Facebook, which emerged in the last few years as THE social networking Web site for college students, is a way to keep in contact with friends from your alma mater, and now, even with friends from anywhere.
John Q.'s page was pretty scarce. I saw a few organizations. Some leadership positions. A job entry. An unsourced quote in his "about me" section.
I browse through his pictures, getting an idea of who I was to look for the next night when we hooked up for an interview. Then I figured, why not, and pressed accept.
I noted that we met randomly in 2007.
Gotta love technology. continue...
Monday, January 08, 2007
One of my old professors invited me to speak to his class about life as a young professional journalist. I heart speaking to students, simply because I love sharing what I've learned, just as my mentors have done with me.
Yet it always trips me out, just smidgen, when I realize that students are hanging on to my every word. As if I'm Michele Norris or Fredricka Whitfield or someone. I see that I have their undivided attention and almost want to say, "No! Wait! Don't take this as gospel, I'm just starting out!"
I talked to them about what I knew. About how their professor's seemingly pointless assignments would reappear in actual newsrooms. About the very real pressure of deadlines. About how up-to-date technology is nice, but doesn't compare to having veterans teaching you the business. About not being sure about what path you want to take, but taking every opportunity to learn something new regardless.
And as I spoke, my anxiety subsided. Because I saw my old professor, my mentor, in the corner of the room, nodding along with everything I said.
I knew what I was talking about.
We did an exercise, a demonstration of what I do in my day-to-day job. My professor gave them a newspaper article, and I told they'd have to rewrite that into broadcast copy in 10 -- no, you know what, seven minutes.
They freaked, of course. But they started writing, intently. And as I offered feedback on what they wrote, they continued to scibble, this time taking notes down on the tips I gave.
Seeing them jot down what I was saying was still a bit disarming. But by this time, most of the anxiety was gone. I'd realized the reason I was here is because I actually happen to know a thing or two about journalism. About writing. About fact-checking. About getting it right. About making the reader or listener understand.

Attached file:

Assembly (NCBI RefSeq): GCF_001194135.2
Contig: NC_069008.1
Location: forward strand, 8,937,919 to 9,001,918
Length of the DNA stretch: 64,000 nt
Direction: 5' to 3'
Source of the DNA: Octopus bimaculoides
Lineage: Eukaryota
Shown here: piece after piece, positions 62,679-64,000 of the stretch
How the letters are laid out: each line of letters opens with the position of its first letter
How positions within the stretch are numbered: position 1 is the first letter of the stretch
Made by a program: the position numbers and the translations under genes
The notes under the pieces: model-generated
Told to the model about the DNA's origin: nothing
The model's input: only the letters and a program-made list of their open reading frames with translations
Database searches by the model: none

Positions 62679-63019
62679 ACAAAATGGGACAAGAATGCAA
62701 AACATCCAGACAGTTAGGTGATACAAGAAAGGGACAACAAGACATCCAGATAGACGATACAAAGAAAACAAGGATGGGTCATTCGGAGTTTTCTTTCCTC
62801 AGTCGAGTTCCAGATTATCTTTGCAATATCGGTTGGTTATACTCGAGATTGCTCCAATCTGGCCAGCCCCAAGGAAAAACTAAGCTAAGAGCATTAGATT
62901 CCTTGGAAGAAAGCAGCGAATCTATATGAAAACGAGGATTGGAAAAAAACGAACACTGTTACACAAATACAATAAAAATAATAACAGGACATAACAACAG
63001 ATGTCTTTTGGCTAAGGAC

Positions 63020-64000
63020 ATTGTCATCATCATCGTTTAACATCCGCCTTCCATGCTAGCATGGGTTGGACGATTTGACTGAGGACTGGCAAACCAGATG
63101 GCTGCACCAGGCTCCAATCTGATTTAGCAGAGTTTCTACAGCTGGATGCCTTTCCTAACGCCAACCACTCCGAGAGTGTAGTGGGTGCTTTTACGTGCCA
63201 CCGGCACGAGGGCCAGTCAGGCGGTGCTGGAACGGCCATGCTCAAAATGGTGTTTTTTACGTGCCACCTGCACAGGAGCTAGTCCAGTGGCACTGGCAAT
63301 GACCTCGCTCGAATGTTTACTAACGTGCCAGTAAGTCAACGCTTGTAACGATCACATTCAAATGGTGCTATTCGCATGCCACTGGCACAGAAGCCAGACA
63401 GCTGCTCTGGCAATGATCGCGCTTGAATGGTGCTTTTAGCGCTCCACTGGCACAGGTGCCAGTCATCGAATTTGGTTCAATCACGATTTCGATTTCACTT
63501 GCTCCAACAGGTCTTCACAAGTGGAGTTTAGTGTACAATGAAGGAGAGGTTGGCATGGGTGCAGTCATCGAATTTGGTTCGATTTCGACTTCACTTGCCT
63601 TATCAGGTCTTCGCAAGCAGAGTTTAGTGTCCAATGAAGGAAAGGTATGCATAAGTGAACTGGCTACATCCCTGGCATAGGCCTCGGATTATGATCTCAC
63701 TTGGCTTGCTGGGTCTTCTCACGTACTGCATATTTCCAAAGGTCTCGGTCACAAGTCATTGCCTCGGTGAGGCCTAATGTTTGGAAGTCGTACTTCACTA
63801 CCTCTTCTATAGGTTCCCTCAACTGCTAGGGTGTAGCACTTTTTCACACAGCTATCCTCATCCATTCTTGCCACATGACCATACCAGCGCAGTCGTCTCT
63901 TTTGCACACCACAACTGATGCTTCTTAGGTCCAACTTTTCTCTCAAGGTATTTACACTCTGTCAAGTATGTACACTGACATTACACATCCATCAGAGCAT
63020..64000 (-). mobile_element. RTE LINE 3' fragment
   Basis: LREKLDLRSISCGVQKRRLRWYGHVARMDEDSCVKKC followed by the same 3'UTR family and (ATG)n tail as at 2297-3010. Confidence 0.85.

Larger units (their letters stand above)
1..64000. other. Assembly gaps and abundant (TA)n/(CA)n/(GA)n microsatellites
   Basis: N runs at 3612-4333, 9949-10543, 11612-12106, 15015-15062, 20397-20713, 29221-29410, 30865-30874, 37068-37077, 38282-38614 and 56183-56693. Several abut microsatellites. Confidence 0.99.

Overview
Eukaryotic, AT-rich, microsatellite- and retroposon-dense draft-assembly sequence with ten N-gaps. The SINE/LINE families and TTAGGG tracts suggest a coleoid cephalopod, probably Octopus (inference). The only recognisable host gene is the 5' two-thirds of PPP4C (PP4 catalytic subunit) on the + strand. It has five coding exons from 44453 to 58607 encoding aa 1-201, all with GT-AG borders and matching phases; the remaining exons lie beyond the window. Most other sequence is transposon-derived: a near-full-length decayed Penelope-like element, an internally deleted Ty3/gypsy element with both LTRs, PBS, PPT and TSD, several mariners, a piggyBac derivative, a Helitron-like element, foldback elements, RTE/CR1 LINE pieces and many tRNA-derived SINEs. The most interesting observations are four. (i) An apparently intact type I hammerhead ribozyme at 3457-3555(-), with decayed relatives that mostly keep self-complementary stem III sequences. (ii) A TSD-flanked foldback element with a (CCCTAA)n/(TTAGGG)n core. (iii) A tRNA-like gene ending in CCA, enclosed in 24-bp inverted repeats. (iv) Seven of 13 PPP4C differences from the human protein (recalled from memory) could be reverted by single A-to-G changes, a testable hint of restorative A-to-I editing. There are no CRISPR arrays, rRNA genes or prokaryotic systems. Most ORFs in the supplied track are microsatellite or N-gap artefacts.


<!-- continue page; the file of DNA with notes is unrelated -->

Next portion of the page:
And I realized I wouldn't have a career in this business if I didn't.
Making the transition from student to professional involves more than just finding that job, acquiring those skills and impressing that boss. It also requires you to have confidence in your competence. To be assured of what you know and to be able to demonstrate that knowledge, whether it's in front of a class or a colleague.
The training wheels are off. It's time to show 'em what you can do. continue...
Friday, January 05, 2007
"That's it and...thank you for letting me speak."
I start clapping too. With approval.
Reality check came when I glanced over at the other two reporters, Mssrs. Stone and Cold. Both were stoic. Unflappable. Unnatural?
I like for people I interview in settings the town meeting covered the other night to know that I live in the community that I cover. I want them to know that I have a pulse, that I care and that I'm not just there "getting the story." However, I didn't clap for the rest of the night. Was I right? continue...
Tuesday, January 02, 2007Romenesko:
THE WALL STREET JOURNAL FREE AT NEWSSTANDS NATIONWIDE ON JAN 2, TO DEBUT NEW DESIGN
The Print Journal Will Be Free on Newsstands Across the Country andThe Online Journal at WSJ.Com Will also be Free
The redesigned Wall Street Journal launches today and to encourage consumer trial, the Journal will be free at newsstands nationwide as part of the largest sampling in its 117-year history. Nearly 500,000 copies will be free and The Wall Street Journal Online, the largest subscription news site on the Web, will also be free today. A cornerstone of the Journal will be an increased focus on interpretation, insight and ideas -- more of “What the News Means, not just "What Happened.” Other changes include new content features, innovative newspaper navigation and better print-online alignment. continue...